6. Yang to Ballmer: Microsoft should buy Yahoo and Microsoft doesn't want Yahoo either: Yahoo CEO Jerry Yang is ready to return to the negotiating table with Microsoft, which should buy his company, Yang said at the Web 2.0 conference this week. "To this day I would say that the best thing for Microsoft to do is to buy Yahoo," Yang said. We're thinking that, in reality, that sort of deal is the best thing for Yahoo rather than the other way around -- Yang's comments came amid ongoing financial turmoil for Yahoo, which is in the midst of a cost-cutting plan that will axe at least 10 percent of its workforce in the coming weeks. So far, Yang's job isn't part of that 10 percent. Speaking in Sydney, Australia, Steve Ballmer responded to Yang's comments by saying Microsoft is no longer interested in buying Yahoo and noting that Yahoo turned down Microsoft's offer of US$33 per share earlier this year. (After Ballmer closed the door on the idea in his remarks in Sydney, later that day in the U.S., Yahoo shares closed at $13.96).
7. Microsoft 'interested' in open-source browser: Ballmer: A question at a developers event in Australia seemed to surprise Ballmer: "Why is IE still relevant and why is it worth spending money on rendering engines when there are open-source ones available that can respond to changes in Web standards faster?" Ballmer replied: "That's cheeky, but a good question, but cheeky." After meandering a bit with his answer, he said: "Open source is interesting. Apple has embraced Webkit and we may look at that, but we will continue to build extensions for IE 8."
8. FBI investigates data theft blackmail scheme: A U.S. prescription drug management company is the target of a blackmail scheme by data thieves who say they will release millions of patient records unless Express Scripts, in St. Louis, pays the criminals. The company received a letter early last month containing names, birth dates, Social Security numbers and prescription information for 75 patients whose records Express Scripts manages for health care organizations, insurers and the like. So far, there is no sign that the criminals have misused any stolen personal data.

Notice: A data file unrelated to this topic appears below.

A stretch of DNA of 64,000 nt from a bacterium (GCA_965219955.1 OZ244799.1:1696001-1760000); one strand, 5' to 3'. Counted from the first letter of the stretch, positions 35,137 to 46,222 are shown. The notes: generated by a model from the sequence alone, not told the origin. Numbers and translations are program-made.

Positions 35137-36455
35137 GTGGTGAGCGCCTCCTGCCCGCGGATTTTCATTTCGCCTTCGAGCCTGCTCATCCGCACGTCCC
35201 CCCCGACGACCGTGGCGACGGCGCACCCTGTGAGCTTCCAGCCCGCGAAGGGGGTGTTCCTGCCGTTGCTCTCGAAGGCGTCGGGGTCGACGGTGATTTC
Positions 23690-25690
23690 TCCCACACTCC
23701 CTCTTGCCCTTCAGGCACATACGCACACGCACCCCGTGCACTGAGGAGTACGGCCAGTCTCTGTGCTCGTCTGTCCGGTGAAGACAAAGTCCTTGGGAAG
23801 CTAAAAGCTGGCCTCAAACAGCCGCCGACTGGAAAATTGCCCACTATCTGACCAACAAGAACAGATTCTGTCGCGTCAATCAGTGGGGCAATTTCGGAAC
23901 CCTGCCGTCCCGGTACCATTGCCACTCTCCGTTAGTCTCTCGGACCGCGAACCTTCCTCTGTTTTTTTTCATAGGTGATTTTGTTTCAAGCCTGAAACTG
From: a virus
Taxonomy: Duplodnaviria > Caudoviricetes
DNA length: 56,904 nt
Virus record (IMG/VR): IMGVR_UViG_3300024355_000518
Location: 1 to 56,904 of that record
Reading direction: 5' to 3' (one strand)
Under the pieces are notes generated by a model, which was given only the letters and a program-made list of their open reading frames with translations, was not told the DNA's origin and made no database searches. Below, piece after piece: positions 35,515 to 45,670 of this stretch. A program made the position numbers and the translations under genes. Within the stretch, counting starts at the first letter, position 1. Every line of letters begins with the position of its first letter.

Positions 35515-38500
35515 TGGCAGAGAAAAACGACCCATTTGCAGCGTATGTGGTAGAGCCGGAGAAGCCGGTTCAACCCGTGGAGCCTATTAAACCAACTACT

9. Ex-Intel worker indicted on $1B trade secrets theft: Biswamohan Pani of Worcester, Massachusetts, was indicted on charges that he stole $1 billion in trade secrets from his former employer Intel to help rival Advanced Micro Devices, according to news reports. Pani is accused of remotely accessing Intel's network and downloading 13 secret documents and other proprietary information about ways to design microprocessors. He now works for AMD, which prosecutors say didn't know of Pani's alleged data theft.
10. Wall Street Beat: Another week of tumult for tech: Tech companies weathered another rocky week on the stock market as various of them also released sour financial news. Nokia plans to lay off 600 employees, while Advanced Micro Devices is cutting 500 jobs. Dell confirmed that it is embarking on a new cost-cutting initiative that includes employees being offered the option of taking unpaid time off in the next few months and an enhanced severance plan for those who decide to leave their jobs. Consumer electronics retailer Circuit City is closing 155 stores in the U.S. Cisco says that demand for its wares is declining, with October orders down 9 percent compared to the same month last year.